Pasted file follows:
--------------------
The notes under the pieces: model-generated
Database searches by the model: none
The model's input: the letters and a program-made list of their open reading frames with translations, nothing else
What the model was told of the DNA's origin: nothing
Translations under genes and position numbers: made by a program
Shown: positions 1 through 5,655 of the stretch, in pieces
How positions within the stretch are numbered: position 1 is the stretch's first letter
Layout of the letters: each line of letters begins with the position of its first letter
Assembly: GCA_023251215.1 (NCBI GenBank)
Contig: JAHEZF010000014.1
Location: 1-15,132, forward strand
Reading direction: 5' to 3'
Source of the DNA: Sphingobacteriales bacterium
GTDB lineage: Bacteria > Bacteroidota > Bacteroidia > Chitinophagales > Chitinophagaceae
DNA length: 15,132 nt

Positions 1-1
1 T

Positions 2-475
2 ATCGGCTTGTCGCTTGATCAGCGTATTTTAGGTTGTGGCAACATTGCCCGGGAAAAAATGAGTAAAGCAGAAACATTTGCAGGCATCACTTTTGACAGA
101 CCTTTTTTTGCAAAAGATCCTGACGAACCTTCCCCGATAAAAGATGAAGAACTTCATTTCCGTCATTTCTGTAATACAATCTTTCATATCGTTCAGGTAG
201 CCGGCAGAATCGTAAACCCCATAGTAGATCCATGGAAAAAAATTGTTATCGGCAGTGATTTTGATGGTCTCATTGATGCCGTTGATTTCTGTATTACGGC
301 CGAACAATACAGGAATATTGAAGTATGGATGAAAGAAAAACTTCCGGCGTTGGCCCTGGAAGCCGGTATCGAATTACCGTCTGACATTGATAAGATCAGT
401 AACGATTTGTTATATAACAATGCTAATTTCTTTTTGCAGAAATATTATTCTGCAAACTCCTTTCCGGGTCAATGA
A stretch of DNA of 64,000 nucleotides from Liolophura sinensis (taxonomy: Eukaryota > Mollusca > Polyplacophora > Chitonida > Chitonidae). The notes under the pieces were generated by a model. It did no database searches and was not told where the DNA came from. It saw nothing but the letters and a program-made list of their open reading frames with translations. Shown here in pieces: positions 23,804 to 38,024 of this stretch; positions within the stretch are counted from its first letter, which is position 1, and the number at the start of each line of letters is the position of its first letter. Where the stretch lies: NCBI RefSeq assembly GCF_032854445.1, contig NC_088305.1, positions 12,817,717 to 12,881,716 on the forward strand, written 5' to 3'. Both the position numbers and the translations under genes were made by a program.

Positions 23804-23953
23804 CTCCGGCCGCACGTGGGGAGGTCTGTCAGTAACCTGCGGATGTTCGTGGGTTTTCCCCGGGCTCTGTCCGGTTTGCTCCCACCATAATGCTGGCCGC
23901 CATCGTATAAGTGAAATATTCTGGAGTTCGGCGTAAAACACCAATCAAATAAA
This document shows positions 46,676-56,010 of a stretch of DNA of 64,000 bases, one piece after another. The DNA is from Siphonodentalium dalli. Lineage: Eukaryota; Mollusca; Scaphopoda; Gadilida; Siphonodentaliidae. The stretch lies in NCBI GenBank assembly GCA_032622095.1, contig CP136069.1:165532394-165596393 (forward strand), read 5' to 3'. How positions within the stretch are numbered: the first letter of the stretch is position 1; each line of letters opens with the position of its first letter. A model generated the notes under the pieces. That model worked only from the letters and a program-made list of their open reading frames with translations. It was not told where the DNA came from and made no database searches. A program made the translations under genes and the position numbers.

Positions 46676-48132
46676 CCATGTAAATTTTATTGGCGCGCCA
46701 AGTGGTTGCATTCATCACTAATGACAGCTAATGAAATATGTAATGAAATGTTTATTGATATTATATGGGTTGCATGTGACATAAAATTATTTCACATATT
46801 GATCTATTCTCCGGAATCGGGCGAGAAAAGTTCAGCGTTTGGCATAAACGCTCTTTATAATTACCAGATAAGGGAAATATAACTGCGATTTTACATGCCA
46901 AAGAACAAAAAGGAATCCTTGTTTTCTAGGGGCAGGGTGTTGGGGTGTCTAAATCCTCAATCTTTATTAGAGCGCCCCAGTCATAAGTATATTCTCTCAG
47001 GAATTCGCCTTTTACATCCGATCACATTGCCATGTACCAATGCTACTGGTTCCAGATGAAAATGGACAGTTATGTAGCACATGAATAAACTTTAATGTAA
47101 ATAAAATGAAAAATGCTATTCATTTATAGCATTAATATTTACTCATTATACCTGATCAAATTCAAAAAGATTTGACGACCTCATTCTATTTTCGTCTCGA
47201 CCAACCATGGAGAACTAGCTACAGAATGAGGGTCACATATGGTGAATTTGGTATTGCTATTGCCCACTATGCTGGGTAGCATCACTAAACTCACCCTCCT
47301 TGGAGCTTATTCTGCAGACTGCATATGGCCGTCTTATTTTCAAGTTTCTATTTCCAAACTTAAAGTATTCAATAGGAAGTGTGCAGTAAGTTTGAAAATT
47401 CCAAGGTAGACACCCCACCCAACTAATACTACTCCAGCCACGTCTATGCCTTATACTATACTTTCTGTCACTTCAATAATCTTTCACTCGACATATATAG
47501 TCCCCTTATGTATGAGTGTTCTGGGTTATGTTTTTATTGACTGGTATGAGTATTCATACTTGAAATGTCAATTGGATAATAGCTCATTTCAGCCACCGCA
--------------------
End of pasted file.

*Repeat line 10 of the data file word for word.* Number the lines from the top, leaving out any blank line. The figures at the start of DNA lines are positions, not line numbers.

Contig: JAHEZF010000014.1